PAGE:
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Public Radio's Environmental News Magazine (follow us on Google News)

Beyond the Headlines

Air Date: Week of

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Aubrey McClendon was the co-founder and CEO of Chesapeake Energy until he was indicted on Federal antitrust charges in 2015. (Photo: Oklahoma Riversport Events, Flickr, CC BY 2.0)

This week Peter Dykstra, Weekend Environmental Health News Editor and Host Steve Curwood cover the fall of a major fracking company, the end of the road for the Atlantic Coast Pipeline, and the shutdown of the contentious Dakota Access Pipeline pending more environmental review. They discuss President Trump’s downplaying the lethality of COVID-19, which has hit close to home. And they take a trip back to the 1995 Midwest heat wave that previewed the growing health risks of climate disruption.

Transcript

CURWOOD: It's living on Earth I'm Steve Curwood and it's time now to take a look Beyond the Headlines with Peter Dykstra. Peter is an editor with Environmental Health News that's EHN.org and DailyClimate.org. And he's on the line now from Atlanta, Georgia. Hey there, Peter, how you doing? What do you got for us today?

DYKSTRA: Hi, Steve. Well, you know, the end of June was a really, really bad time for one of the pioneering biggest, baddest fracking companies in the United States. Chesapeake Energy on June 28 they filed for Chapter 11 bankruptcy after being a Fortune 500 company for the last few years.

CURWOOD: What happened to them?

DYKSTRA: They've kind of fell apart. The prices of oil and gas have fallen way, way down. Concerns about the environmental costs of fracking also began to weigh on the company. And they're also kind of an emblem for what's going on with fracking everywhere.

CURWOOD: Hmm, interesting. Hey, what else do you have from the world of energy? Since the price is down there's gotta be more news.


Protesters resisting the Dakota Access Pipeline in North Dakota’s Sacred Stone Camp. (Photo: Joe Brusky, Flickr, CC BY-NC 2.0)

DYKSTRA: Oh, there's plenty more and because the price is down, the pipeline industry is also having a tough time of it. Duke Energy and Dominion Energy decided to quit their 600 mile multi-billion dollar pipeline project, bringing gas through West Virginia, Virginia and the Carolinas. They cited litigation and declining oil prices in killing the Atlantic coast pipeline. Was also the object of protests all along this route, particularly the part where the pipeline ducks under the Appalachian Trail.

CURWOOD: Well, hikers won't have to worry about that one now, apparently.

DYKSTRA: No, they won't. But wait, Steve, there's more.

CURWOOD: Okay.

DYKSTRA: A federal judge shut down an existing pipeline the Dakota Access Pipeline, one of the most contentious objects of litigation and protests by Native Americans, by environmentalists, farmers, ranchers, property rights advocates. The judge said that environmental review conducted by the Army Corps of Engineers was nowhere near adequate, they would have to do that over again before the pipeline would be allowed to reopen.


Protesters in San Francisco stand in solidarity with the Standing Rock Sioux tribe against the Dakota Access Pipeline. (Photo: Peg Hunter, Flickr, CC BY-NC 2.0)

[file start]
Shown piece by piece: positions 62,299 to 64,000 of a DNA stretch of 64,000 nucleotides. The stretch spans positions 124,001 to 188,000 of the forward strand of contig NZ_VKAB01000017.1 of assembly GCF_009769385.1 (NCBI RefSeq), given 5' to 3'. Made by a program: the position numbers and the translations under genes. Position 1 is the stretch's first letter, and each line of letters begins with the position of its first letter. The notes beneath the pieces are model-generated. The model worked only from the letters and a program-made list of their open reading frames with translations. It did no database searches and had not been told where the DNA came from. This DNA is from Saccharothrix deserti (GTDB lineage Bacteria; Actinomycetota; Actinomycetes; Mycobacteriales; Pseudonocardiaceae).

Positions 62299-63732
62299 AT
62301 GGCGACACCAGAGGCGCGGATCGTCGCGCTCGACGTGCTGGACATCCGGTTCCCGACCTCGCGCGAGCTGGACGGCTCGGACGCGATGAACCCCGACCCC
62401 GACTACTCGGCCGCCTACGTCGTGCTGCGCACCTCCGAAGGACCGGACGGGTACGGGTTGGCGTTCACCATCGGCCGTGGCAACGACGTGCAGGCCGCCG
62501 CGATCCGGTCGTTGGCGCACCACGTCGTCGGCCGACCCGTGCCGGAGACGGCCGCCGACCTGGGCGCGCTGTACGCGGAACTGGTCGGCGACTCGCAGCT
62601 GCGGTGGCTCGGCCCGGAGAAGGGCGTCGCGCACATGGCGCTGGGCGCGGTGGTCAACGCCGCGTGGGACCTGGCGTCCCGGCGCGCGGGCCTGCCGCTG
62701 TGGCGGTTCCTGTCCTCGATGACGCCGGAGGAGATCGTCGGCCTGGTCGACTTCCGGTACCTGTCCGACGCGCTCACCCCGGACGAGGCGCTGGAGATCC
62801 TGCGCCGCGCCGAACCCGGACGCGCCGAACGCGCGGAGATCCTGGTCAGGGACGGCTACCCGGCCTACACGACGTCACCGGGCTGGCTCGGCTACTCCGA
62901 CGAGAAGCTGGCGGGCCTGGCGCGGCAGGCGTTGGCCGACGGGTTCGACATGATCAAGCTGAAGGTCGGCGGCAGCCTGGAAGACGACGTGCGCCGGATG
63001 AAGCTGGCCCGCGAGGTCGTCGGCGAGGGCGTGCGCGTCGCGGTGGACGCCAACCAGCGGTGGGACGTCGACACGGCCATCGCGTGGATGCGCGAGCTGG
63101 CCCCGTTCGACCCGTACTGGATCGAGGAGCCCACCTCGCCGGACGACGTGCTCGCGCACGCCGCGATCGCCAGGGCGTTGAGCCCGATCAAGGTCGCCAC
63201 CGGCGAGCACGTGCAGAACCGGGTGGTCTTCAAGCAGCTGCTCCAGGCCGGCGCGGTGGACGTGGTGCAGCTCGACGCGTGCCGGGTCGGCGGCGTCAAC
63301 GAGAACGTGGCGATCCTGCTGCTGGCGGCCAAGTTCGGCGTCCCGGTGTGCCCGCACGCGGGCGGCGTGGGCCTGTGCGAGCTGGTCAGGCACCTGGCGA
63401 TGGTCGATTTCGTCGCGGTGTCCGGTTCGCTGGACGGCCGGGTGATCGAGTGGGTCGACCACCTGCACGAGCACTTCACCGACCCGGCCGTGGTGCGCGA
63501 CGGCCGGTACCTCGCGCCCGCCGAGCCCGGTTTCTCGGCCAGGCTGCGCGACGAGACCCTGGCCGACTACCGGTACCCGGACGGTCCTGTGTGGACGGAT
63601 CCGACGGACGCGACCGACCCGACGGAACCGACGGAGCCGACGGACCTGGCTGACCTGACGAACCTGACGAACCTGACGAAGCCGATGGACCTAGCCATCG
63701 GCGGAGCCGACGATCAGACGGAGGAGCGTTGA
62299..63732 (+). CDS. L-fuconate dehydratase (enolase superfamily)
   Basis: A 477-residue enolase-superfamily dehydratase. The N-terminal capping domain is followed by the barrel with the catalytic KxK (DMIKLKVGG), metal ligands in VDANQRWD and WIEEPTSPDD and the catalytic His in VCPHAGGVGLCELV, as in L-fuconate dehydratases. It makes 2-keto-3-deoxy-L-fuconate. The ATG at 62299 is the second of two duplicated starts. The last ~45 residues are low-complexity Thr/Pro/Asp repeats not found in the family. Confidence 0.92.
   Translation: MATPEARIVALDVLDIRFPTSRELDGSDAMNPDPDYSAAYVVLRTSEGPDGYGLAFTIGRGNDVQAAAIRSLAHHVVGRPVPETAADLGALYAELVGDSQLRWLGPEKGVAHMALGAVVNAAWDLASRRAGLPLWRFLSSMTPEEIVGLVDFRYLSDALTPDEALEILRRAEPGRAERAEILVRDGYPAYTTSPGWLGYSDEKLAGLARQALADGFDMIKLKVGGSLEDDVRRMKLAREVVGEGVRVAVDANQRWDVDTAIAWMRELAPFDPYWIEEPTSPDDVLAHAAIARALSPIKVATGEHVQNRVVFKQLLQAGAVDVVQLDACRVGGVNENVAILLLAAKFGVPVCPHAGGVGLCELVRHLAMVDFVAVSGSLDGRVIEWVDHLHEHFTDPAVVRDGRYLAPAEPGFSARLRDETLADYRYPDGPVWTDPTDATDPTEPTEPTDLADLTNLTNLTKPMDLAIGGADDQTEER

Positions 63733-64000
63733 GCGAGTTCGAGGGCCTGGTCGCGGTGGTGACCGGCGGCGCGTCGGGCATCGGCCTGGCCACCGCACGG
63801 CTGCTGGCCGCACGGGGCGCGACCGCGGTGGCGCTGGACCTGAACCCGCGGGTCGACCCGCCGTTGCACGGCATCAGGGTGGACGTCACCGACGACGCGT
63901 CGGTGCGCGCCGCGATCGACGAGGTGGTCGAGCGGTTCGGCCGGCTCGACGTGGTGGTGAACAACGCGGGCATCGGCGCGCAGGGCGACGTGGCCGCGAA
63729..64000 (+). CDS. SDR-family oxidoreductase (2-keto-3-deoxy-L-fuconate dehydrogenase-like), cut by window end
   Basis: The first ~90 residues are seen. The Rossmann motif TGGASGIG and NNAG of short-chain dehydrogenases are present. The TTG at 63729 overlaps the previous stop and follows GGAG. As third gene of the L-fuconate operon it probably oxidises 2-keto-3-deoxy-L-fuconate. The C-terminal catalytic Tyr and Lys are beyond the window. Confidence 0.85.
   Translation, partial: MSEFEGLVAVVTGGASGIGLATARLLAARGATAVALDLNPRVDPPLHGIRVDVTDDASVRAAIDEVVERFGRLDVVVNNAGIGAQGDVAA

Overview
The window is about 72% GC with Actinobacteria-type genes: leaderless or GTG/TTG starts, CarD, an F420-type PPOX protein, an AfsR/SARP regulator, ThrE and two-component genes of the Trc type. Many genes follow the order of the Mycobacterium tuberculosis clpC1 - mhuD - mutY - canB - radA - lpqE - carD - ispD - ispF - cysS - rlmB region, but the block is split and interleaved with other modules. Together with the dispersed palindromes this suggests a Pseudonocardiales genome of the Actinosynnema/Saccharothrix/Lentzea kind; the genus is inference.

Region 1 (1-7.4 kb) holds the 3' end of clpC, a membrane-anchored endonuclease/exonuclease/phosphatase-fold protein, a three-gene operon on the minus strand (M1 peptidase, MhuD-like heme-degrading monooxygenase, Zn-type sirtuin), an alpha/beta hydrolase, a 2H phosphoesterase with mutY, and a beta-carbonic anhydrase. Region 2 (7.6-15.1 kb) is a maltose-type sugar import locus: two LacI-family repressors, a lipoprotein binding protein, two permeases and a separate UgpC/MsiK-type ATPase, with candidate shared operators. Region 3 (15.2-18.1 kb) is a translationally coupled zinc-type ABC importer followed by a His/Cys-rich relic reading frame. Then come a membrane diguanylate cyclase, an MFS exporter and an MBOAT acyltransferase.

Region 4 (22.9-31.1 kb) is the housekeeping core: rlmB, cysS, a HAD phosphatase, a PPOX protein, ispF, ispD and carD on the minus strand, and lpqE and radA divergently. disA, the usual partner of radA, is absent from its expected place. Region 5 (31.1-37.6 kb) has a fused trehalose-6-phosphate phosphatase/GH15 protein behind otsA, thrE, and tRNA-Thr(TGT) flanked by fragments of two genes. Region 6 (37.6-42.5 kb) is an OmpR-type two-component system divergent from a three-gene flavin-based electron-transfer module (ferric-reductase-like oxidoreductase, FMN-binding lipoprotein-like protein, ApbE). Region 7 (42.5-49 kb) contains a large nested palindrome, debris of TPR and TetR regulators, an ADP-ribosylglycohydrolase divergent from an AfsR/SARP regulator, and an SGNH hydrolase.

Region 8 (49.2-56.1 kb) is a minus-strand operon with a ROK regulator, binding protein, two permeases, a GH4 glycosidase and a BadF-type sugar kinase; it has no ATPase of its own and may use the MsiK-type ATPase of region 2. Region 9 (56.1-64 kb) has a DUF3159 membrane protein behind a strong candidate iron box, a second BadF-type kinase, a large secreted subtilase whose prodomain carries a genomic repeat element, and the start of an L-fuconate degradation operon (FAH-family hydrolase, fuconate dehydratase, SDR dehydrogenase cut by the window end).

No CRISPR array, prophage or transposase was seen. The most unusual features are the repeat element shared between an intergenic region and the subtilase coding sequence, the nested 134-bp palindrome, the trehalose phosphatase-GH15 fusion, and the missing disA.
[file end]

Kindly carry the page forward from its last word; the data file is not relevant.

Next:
CURWOOD: Okay, Peter, what else do you have this week?

DYKSTRA: Well, I was kind of struck by President Trump's saying that 1% of COVID cases were a big deal and the rest were harmless. So I grabbed the old calculator. There are 130,000 US deaths and climbing—that includes my mom last month. There are nearly 3 million diagnosed cases at the time we're recording this, and that's not 1% that's about 4%. And what struck me about it is that Mr. Trump makes a lot of wild claims. They contradict what he said what others have said but rarely are his wild claims so instantaneously, disprovable, 4% are dead and that's a big deal.

CURWOOD: Oh, Peter. I'm so sorry to hear about your mother.

DYKSTRA: Yes, thanks. And Trump, by the way, has made the same kind of wild claims about climate change, and about land use in the Western states. All of that federal land, managed by the Bureau of Land Management, which we will now call the other BLM.

CURWOOD: Yes. Okay, Peter. So it's time now to pull out the history books and tell me which page you've turned to.

DYKSTRA: 25 years ago, page July 13 1995. A heatwave enveloped the Midwest, 739 people died in the city of Chicago alone. That heatwave was a very, very early look at how ugly climate change could be. And also was a look at how climate change can be an environmental justice issue because an overwhelming number of those 739 deaths in Chicago were in African American and Latinx neighborhoods.

CURWOOD: Thank you. Peter Peter Dykstra is an editor with Environmental Health News, that’s EHN.org and DailyClimate.org. And we'll talk to you again real soon.

DYKSTRA: All right Steve, thanks a lot. Talk to you soon.

CURWOOD: And there's more on these stories at the Living on Earth website. That's LOE.org.

 

Links

Environmental Health News | “A Fracking Giant's Fall”

Bloomberg | “Fracking from Revolution to Money Pit”

WFAE 90.7 | “Duke, Dominion Cancel Contested Atlantic Coast Pipeline”

AP News | “Judge Orders Dakota Access Pipeline Shut Down Pending Review”

New York Times | “Trump Falsely Claims '99 Percent' of Virus Cases Are ‘Totally Harmless’”

Chicago Sun Times | “Former County Health Chief: Racism Common Factor in Deaths in ‘95 Chicago Heat Wave, Covid 19”

 

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